A cyberattack on the Sandwich Public School district’s computer serves pulled the plug on the high school and STEM Academy’s remote learning efforts.
As of Thursday, October 15, all students and teachers at the high school and STEM Academy were working remotely because the attack took down the school system’s firewall, making it impossible for someone inside the school buildings to connect to the internet.
Additionally, any teacher at the Oak Ridge or Forestdale schools who teach remote classes were also sent home to teach.
The problems began Thursday of last week, October 8. Technology director Bryce Harper initially identified as a firewall failure.
With the internet in the schools not working, the teachers who conduct remote classes went home to continue with their days, and classes in the buildings were internet-free for the remainder of the day. Friday of last week, October 9, was a professional day for Sandwich teachers, and no classes were held.
“One thing we always knew was that it was not a load issue,” Superintendent Pamela A. Gould said. “OpenCape provides us with high-capacity and high-quality internet access.”
Over the weekend, Mr. Harper and his team installed a new firewall. But the firewall crashed again on Sunday afternoon, October 11. The technology team spent the remainder of that day as well as most of Monday, October 12, working to get another new firewall in place. The firewall worked well for the remainder of Monday.
But Dr. Gould said service began dropping again on Tuesday morning, October 13.
“The newly installed firewall identified this issue as a DDoS (distributed denial-of-service) attack,” she wrote in an email to parents.
A DDoS attack is defined as a “malicious attempt to disrupt the normal traffic of a targeted server, service or network by overwhelming the target or its surrounding infrastructure with a flood of internet traffic.”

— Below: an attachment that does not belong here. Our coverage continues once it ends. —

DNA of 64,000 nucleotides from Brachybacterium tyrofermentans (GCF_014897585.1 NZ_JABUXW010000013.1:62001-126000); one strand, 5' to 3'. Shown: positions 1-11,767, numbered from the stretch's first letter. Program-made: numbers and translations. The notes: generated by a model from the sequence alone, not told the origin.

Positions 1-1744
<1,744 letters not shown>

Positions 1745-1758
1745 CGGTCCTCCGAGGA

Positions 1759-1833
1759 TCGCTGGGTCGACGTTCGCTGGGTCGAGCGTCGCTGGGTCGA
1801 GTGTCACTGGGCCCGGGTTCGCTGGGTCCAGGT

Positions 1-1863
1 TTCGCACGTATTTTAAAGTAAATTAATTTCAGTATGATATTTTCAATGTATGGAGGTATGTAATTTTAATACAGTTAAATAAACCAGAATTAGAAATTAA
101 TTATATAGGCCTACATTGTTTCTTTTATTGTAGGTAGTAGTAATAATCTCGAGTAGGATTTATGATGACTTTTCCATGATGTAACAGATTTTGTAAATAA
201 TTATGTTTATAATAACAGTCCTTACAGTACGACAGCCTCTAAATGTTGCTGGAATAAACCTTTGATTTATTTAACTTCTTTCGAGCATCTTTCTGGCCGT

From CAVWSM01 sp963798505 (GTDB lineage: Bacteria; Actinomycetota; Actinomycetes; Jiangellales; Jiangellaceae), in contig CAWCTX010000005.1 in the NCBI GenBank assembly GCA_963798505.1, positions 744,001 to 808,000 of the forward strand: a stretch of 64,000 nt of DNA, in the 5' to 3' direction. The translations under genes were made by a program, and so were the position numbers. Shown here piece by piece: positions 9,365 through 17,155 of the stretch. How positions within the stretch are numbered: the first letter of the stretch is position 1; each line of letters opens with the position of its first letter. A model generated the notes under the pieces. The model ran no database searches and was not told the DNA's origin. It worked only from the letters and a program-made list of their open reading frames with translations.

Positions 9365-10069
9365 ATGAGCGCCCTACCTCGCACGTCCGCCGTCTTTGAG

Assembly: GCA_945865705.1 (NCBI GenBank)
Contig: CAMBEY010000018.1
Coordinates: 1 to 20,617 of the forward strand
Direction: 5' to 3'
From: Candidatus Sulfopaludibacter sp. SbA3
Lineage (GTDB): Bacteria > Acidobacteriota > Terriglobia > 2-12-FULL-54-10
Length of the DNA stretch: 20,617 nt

Dr. Gould said Sandwich is not the only district dealing with these attacks. The Tyngsboro Public Schools have also been attacked, and in that district the initial investigation appears to point to a physical device being carried into one of the district’s buildings each morning.
“This is not a capacity issue for the district,” Dr. Gould said. “This is something that is happening to us.”
The attack is considered illegal, and as a result Dr. Gould said the district will be working with the Sandwich Police Department to figure out the next steps.
As of yesterday, Dr. Gould said they have determined that the attack is coming from outside the buildings, and better blocking mechanisms have been put into place. No service disruptions have been noted since Tuesday, but out of an abundance of caution remote learning was continued through yesterday. Students and teachers were due to return to the classroom on Friday, October 16.
“OpenCape has been very helpful and is continuing to block excessive traffic of the type that has been attacking us,” Dr. Gould said. “The engineers will continue to watch the attempts through the rest of today and tomorrow when the teachers and students are back accessing it.”